Adobe’s influence on technology cannot be understated. So, creating their annual Summit under the context of creating technological experiences without an obvious connection was a challenge. But this is the kind of challenge that Taylor Bennett Partners (TBP) love – one where they get to work with the latest in emerging technologies and implement them.
So many conferences rely on user data to sustain sponsor investment too. Yet with GDPR, that value has gone. Instead, TBP needed to secure engagement and prompt action from a string of highly interactive forms of contemporary tech.
Over three days, ExCeL London saw a 500 m2 jellyfish with 84 DMX fans, a giant malleable ‘A’, and eight cultural set pieces (each with geographically specific technologies and experiences). We’re talking full size VR hang gliding over Google Maps visuals of the Swiss Alps, eating sushi off a conveyor belt in Tokyo and watching Jess Glynne perform atop the Golden Gate Bridge.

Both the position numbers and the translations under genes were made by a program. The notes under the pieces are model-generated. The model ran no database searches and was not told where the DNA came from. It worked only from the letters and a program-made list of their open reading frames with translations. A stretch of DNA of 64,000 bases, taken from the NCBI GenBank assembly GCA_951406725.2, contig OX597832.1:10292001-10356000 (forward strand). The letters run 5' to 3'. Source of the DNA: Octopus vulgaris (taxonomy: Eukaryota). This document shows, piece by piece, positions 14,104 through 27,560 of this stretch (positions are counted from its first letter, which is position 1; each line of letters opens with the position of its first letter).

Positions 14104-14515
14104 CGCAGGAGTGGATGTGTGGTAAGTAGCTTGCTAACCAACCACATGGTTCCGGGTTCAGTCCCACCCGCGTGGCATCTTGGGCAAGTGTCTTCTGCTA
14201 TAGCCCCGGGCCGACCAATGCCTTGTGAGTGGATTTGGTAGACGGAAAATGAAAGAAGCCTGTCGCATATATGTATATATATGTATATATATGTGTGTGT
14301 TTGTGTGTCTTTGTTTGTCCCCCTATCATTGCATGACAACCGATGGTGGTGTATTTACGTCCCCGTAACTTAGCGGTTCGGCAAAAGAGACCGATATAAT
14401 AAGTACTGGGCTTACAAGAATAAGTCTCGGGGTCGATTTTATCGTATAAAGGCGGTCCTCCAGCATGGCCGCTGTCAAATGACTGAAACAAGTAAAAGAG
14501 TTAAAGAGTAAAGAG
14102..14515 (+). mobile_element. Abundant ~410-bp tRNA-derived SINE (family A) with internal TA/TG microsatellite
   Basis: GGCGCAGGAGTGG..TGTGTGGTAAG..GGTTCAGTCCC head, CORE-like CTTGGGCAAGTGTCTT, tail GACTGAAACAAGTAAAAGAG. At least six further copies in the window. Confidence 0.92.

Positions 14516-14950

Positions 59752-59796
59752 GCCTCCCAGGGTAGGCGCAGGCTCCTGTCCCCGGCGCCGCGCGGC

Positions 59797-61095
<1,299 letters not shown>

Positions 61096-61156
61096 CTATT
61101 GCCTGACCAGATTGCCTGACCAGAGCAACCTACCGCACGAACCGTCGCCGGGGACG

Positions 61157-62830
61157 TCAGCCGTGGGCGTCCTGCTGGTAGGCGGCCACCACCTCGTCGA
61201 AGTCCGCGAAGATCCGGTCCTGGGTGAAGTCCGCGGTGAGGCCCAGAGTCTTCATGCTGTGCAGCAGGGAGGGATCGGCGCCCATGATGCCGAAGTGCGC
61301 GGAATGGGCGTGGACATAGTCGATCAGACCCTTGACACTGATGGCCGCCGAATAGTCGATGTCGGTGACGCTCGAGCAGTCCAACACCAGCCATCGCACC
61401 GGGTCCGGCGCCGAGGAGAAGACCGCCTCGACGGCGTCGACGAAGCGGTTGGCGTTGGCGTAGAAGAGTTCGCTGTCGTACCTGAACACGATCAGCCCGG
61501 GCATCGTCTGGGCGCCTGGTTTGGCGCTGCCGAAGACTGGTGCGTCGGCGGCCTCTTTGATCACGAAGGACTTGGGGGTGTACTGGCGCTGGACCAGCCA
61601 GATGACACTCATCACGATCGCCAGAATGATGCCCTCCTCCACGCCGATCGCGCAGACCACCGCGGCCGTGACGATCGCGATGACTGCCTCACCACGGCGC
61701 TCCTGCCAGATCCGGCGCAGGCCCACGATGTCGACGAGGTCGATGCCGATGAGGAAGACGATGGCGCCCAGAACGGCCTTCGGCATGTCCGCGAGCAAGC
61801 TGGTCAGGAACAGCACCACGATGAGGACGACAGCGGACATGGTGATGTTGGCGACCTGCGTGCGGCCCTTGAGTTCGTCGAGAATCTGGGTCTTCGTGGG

Engaging through tech
Let’s not forget the ROI… TBP ran over 150 sessions across 12 different tracks so that, at any one point, 18 sessions were running concurrently. Adobe may be redefining the digital experience, but investors still need a ROI – which is why TBP created a VIP area within the Community Pavilion called the Customer Meeting Centre to host over 1,000 Executive level meetings, all schedule through a trackable software, during the event. (also used for their executive dining experience, hosted by Michelin-starred chef Jason Atherton).
As far as Adobe were concerned, 6,138 delegates were in attendance, 2,950 contacts were scanned at the Adobe stand, 300 engagement surveys were completed and 250 people participated in a guided tour. This proved that, provided the experience is rewarding, customer data is just as obtainable.